Jump to content

My pizza stone broke . . . again


Recommended Posts

They never last - seem to be unable to sustain high temps without breaking. Grrrr.

Does your pizza stone break too? What am I doing wrong? I store it in the oven - maybe that's wrong (read that somewhere).

Or maybe I've been buying the wrong ones.

Please advise. Thanks.

Link to comment
Share on other sites

The only main advice I've ever heard about pizza stones is to never wash them as the water could soak in and then expand on the next heating. Leaving it in should be just fine and probably makes the oven more efficient (when heated, less efficient heating it up).

I suppose you could try a different stone. Maybe granite or soapstone? I've always wanted to buy some of those Himalayan salt plates and use them as a baking stone. You know...for science.

Link to comment
Share on other sites

When I had a pizza stone I stored it in the oven without any problems. Mine busted when I used it on the grill. Since then I switched to using unglazed quarry tiles, which I got at Home Depot based on mdt's suggestion. None have broken yet, they were dirt-cheap, and I have many back-ups in case I need them.

Link to comment
Share on other sites

When I had a pizza stone I stored it in the oven without any problems. Mine busted when I used it on the grill. Since then I switched to using unglazed quarry tiles, which I got at Home Depot based on mdt's suggestion. None have broken yet, they were dirt-cheap, and I have many back-ups in case I need them.

That's funny you should say that, Amazon comments are to be regarded with a grain of salt, but I was reading reviews on my link above and came across a few that referred to unglazed quarry tiles from an Alton Brown episode of Good Eats. Some said that they may contain lead, and that he referred to only using them on the bottom of the oven to retain heat in the oven, not neccessarily contacting the food, since they aren't food grade. If they did contain lead, I don't think I would personally be using them for either.

Some post say the lead is in the glaze, but even so, some research might be in order.

Link to comment
Share on other sites

Anything under a half-inch width is destined for inevitable breakage. Aim for the thicker, minimum 3/4-inch width, keep it in the stove at all times, don't wash, and revel in the long life and outstanding benefits. To echo the posts above, unglazed quarry tiles are indeed a boon, both in price and longevity. Procure one at your local mom-n-pop shop, not the Home Depots of the world, they will be in much better touch with their suppliers and materials. For such an important and lasting piece, it's worth it to call around or drive around and check out options.

Link to comment
Share on other sites

I've had mine about 15 years, washed it, left it in the oven, stored it, washed it again soaking it with water, sent it through an oven cleaning cycle once, then again more recently in the hopes of destroying any gluten residue, washed it again, etc. Mine is fire brick in a slab about 3/4" thick. Indestructible.

Link to comment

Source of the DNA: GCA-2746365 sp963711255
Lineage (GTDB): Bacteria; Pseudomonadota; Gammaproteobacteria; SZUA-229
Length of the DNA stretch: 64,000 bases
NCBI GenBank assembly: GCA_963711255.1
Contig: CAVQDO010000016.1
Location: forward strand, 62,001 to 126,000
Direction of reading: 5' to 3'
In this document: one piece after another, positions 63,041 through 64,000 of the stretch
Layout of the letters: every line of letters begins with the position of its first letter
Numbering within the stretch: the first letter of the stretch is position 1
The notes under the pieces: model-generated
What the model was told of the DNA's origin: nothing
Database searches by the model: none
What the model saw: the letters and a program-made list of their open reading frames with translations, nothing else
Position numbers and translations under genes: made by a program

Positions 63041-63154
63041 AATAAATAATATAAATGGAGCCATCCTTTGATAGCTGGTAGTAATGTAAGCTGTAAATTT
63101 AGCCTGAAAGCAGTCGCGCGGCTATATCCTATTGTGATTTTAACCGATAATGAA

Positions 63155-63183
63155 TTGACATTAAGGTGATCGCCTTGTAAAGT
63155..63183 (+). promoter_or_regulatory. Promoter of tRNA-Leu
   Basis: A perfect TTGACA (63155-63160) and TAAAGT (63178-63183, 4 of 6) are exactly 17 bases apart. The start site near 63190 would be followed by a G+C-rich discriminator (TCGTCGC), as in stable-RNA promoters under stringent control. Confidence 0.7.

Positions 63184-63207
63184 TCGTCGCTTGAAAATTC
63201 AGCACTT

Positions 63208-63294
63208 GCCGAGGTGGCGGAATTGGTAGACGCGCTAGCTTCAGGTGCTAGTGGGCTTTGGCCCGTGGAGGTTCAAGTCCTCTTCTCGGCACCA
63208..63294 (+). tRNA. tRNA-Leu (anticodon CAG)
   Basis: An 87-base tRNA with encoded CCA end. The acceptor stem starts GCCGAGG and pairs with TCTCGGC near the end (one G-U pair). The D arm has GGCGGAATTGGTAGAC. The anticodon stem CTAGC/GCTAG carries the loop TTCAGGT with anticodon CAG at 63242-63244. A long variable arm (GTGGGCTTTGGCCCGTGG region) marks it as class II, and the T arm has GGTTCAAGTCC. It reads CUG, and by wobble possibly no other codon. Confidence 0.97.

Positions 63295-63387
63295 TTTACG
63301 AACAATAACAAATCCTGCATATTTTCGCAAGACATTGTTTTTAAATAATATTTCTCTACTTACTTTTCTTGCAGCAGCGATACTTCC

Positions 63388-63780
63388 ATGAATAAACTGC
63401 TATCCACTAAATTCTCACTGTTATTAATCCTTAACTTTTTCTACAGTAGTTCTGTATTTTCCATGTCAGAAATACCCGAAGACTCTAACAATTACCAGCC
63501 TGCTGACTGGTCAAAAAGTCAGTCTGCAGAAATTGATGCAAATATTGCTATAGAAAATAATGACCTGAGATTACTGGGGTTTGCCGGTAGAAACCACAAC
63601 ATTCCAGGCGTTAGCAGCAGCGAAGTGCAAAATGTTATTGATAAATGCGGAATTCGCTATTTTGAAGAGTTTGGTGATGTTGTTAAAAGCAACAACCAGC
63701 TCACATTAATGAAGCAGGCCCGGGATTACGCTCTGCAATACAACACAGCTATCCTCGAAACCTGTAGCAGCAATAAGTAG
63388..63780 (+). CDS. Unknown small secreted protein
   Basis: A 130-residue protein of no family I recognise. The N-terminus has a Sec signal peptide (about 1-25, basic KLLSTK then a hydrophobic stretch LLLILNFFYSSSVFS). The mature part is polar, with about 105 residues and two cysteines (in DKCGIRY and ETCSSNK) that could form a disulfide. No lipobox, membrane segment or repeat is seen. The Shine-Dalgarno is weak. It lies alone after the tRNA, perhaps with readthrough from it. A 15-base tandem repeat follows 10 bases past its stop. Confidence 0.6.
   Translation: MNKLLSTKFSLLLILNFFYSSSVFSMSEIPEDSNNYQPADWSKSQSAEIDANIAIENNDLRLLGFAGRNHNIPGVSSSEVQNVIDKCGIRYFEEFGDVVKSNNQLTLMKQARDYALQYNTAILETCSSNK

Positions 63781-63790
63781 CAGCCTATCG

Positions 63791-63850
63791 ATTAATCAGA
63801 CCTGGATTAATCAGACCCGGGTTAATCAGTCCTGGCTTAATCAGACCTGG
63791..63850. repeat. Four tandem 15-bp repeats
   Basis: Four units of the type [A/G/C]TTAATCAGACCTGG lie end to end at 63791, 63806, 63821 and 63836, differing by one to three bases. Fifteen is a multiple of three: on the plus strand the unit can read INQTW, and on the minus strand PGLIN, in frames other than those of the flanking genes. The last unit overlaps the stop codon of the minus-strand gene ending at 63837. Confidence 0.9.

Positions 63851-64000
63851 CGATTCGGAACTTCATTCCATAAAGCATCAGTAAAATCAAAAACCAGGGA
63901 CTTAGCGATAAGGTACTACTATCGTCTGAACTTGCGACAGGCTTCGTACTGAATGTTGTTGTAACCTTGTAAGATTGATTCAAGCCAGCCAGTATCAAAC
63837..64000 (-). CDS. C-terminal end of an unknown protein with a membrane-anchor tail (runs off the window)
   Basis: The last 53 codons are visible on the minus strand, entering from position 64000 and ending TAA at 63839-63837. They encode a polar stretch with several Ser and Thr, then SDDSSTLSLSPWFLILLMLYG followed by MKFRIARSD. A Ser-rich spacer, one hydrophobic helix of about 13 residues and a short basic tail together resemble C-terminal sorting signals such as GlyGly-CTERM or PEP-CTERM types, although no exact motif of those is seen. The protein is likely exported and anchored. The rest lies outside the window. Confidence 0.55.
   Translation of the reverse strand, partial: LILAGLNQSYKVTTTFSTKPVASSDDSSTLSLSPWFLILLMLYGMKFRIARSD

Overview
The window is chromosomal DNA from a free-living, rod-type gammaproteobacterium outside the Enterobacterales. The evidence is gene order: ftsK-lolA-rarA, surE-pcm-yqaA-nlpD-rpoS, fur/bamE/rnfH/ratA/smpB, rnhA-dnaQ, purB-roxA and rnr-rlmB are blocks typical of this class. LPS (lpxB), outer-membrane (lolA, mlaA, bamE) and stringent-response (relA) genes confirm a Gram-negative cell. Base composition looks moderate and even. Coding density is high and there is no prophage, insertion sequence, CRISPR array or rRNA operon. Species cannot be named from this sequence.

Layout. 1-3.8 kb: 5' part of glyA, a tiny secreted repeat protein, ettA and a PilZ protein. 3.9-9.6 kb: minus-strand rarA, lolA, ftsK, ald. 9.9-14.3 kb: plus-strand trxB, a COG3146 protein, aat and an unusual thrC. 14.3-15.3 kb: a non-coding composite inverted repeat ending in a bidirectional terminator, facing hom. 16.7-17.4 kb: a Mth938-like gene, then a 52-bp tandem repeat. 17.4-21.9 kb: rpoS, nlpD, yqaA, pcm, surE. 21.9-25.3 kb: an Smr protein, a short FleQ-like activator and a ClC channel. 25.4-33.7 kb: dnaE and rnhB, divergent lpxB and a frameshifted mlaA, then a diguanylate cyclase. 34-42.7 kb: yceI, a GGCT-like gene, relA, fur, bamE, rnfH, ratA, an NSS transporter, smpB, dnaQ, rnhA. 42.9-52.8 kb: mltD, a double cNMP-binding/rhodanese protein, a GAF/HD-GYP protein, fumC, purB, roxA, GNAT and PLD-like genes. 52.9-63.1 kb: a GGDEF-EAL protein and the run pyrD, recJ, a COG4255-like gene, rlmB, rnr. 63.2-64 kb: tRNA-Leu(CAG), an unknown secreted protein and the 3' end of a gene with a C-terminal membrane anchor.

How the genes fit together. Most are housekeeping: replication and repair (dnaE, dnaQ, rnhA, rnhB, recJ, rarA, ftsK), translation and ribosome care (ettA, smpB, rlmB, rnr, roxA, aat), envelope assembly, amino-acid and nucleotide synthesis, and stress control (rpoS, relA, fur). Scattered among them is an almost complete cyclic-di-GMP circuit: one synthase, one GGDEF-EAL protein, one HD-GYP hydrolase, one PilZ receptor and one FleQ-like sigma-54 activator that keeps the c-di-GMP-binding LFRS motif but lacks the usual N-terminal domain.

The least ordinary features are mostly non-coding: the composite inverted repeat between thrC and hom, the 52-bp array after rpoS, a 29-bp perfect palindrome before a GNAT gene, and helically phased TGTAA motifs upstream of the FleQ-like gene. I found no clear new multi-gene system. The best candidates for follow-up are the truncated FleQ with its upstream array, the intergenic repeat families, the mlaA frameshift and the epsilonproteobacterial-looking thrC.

Share on other sites

I broke one and then got the Williams Sonoma 1/2" version. At the time someone told me it came with a lifetime guarantee. I don't know if that's true, because fortunately I've never needed to find out.

I used to keep it in the oven but but my better half is convinced it screws up temps for baking other things (I maintain that having a pizza stone on the bottom of a gas oven could only help even out temps).

Link to comment
Share on other sites

I broke one and then got the Williams Sonoma 1/2" version. At the time someone told me it came with a lifetime guarantee. I don't know if that's true, because fortunately I've never needed to find out.

I used to keep it in the oven but but my better half is convinced it screws up temps for baking other things (I maintain that having a pizza stone on the bottom of a gas oven could only help even out temps).

It will only help even out oven temps if you let the oven warm up and stay at temp for at least 45 minutes.

Link to comment
Share on other sites

I take mine out of the oven in the warmer months so I can keep the kitchen from getting quite so warm from the extra running time. My stone is probably 15 years old now, a Pampered Chef product, that is at least 3/4" thick, maybe a little more,

Link to comment
Share on other sites

Anything under a half-inch width is destined for inevitable breakage. Aim for the thicker, minimum 3/4-inch width, keep it in the stove at all times, don't wash, and revel in the long life and outstanding benefits. To echo the posts above, unglazed quarry tiles are indeed a boon, both in price and longevity. Procure one at your local mom-n-pop shop, not the Home Depots of the world, they will be in much better touch with their suppliers and materials. For such an important and lasting piece, it's worth it to call around or drive around and check out options.

The problem I have is that I'm not supposed to keep the pizza stone in my oven, since having it there affects the heating properties of said oven. The stone came from the manufacturer with the oven.

Link to comment
Share on other sites

Create an account or sign in to comment

You need to be a member in order to leave a comment

Create an account

Sign up for a new account in our community. It's easy!

Register a new account

Sign in

Already have an account? Sign in here.

Sign In Now
 Share

×
×
  • Create New...